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The Economics and Politics of Western Coal
Wyoming and Montana
are cracking Midwest coal markets,
despite local protectionism.
As pressures build steadily toward deregulation and increased competition between electric power generators, Western low-sulfur coal is emerging as the most economical fuel option for an increasing number of companies. The low cost of delivered fuel and avoidance of capital outlays offer attractive savings. But more than that, Western coal can also provide a competitive edge.
Today, Wyoming has assumed the title of the nation's leading coal-producing state, having displaced West Virginia from second place in 1984, and Kentucky as the leader in 1988. Since the late 1980s, Wyoming and its neighbor, Montana (em which together form the Powder River Basin (PRB) region (em have come to challenge the Appalachian states for the title of "King Coal." Of the nation's 91 billion tons of low-sulfur coal reserves, 86 percent lie in the West. Given current consumption of low-sulfur coal (em about 300 million tons a year (em Wyoming and Montana could supply all the nation's requirements for 200 years. In fact, by year-end 1994, PRB coal generated approximately 20 percent of the coal-fired, steam-generated electricity in the United States.
This shift of coal production from East to West carries both short- and long-term implications for coal producers, coal transporters, and electric utilities (em in both the economics and the politics of competition.
Clean Air Strategies
The production increases seen in Western coal production gained momentum from the 1990 Clean Air Act Amendments (CAAA), which require utilities to reduce their sulfur dioxide (SO2) emissions. to 2.5 lbs/MMBtu by January 1, 1995, and to 1.2 lbs/MMBtu by January 1, 2000. PRB coal carries between one-half and one-sixth the sulfur content of most Interior or Appalachian coals. Additional pluses for PRB coal come from abundant reserves, infrastructure development, and low-cost
production and distribution economics.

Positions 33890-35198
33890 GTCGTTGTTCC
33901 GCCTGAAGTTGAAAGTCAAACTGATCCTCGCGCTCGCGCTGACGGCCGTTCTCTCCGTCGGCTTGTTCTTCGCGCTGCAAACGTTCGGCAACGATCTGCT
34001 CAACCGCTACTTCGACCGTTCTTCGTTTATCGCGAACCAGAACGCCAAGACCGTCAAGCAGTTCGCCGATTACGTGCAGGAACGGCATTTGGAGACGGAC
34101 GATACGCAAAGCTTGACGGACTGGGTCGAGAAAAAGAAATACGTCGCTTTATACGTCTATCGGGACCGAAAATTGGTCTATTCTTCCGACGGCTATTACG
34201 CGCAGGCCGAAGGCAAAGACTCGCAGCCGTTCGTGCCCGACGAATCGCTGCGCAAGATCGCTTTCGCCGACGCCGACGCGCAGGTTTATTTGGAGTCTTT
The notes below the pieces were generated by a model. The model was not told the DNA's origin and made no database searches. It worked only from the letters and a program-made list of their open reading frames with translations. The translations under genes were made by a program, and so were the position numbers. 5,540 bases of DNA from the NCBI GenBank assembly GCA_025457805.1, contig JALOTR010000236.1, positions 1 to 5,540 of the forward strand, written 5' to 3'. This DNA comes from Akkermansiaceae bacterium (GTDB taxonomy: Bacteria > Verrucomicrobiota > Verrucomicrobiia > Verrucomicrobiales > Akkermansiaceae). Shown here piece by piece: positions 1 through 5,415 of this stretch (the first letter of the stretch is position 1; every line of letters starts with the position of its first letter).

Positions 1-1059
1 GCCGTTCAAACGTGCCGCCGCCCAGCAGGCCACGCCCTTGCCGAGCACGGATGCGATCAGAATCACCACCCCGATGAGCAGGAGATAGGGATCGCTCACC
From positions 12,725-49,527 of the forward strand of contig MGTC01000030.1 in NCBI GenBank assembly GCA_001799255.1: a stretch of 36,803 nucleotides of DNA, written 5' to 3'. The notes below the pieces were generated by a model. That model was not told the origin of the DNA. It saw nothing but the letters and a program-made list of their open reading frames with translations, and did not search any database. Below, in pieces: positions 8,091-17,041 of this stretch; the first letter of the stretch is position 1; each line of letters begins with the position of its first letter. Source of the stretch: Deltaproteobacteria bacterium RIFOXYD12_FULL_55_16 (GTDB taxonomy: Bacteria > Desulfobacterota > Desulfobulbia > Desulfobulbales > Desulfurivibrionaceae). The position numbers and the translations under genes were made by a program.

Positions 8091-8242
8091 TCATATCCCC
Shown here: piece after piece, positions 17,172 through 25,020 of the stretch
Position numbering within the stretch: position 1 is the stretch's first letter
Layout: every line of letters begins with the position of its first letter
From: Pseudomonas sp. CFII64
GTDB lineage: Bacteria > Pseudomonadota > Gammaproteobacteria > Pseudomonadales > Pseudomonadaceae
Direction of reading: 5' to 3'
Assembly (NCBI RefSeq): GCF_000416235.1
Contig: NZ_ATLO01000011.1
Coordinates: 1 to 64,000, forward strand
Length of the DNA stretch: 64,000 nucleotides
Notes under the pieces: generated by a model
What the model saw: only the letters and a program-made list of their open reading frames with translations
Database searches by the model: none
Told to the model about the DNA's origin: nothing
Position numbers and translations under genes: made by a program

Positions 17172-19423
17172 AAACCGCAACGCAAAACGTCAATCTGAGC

The CAAA moved away from the concept of command and control for SO2 emissions. It allowed utilities to exercise freedom of choice to pursue the most efficient compliance option. Nevertheless, political concerns have prevailed periodically over economic factors, often at ratepayer expense,
clouding the economics of the various clean air options:
Scrubbers. Although investment in scrubbing has not lived up to expectations, some utilities have chosen this route to CAAA compliance. Unfortunately, scrubbers almost never provide the right economic answer. Not only do they average $100 million to purchase and install, they increase a utility's cost of generation.
U.S. average scrubber retrofit costs run to $244,000 per megawatt, according to the Utility Data Institute. For a 500-megawatt (Mw) plant, a scrubber's capital cost would reach $122 million. Amortizing this capital addition over 20 years at 10-percent interest works out to $14 million annually (em approximately $5 per megawatt-hour (Mwh) for a plant operating at a 65-percent capacity factor. The national average operation and maintenance cost for a scrubber is $1.42/Mwh. Thus, using a scrubber can increase the cost of power generation by 20 to 25 percent. These costs inevitably lead to higher prices or heightened risk for ratepayers, or unnecessary costs for shareholders, as well as making it more difficult